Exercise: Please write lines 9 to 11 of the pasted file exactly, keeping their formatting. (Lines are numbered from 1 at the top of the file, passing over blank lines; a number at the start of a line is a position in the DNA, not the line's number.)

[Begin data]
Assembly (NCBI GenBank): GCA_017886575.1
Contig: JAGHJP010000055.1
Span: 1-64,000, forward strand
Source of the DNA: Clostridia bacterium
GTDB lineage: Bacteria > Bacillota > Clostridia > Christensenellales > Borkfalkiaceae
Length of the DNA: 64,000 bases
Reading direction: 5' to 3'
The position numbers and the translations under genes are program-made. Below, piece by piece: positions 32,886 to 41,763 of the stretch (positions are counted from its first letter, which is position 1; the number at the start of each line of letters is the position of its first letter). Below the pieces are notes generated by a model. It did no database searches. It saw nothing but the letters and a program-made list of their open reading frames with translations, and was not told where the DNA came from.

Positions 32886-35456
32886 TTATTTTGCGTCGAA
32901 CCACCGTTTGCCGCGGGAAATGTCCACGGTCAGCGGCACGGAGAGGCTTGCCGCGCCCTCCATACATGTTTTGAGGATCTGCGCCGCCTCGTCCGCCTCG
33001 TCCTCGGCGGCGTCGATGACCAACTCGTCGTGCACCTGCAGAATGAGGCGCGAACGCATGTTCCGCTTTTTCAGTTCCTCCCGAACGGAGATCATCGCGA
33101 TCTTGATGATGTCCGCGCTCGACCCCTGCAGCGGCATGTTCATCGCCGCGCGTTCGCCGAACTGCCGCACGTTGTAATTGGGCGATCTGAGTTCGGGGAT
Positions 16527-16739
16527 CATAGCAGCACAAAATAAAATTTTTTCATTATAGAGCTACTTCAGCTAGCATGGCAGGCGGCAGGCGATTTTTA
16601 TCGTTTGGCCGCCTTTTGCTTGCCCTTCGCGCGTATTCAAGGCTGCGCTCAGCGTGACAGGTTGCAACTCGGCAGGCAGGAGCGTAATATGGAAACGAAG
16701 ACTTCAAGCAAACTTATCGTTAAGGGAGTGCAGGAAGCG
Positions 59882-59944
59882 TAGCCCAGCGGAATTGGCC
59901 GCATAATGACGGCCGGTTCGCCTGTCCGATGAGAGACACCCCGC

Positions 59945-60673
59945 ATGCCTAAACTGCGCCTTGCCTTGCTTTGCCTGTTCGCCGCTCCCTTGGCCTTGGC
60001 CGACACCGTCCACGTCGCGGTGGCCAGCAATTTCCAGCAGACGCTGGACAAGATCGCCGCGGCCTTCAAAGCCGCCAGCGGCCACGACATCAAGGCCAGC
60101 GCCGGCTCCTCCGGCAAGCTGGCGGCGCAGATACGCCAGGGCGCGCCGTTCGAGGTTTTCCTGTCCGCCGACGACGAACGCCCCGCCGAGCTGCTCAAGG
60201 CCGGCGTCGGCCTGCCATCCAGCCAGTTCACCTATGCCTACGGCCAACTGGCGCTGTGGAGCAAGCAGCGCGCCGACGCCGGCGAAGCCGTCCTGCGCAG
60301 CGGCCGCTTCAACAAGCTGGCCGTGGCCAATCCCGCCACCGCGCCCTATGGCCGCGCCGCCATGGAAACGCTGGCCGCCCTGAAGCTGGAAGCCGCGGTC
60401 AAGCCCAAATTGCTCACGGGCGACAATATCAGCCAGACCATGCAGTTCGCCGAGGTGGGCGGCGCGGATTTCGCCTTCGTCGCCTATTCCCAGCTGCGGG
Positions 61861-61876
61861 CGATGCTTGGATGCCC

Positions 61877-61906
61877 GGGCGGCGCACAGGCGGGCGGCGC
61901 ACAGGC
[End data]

Positions 32886-35456
32886 TTATTTTGCGTCGAA
32901 CCACCGTTTGCCGCGGGAAATGTCCACGGTCAGCGGCACGGAGAGGCTTGCCGCGCCCTCCATACATGTTTTGAGGATCTGCGCCGCCTCGTCCGCCTCG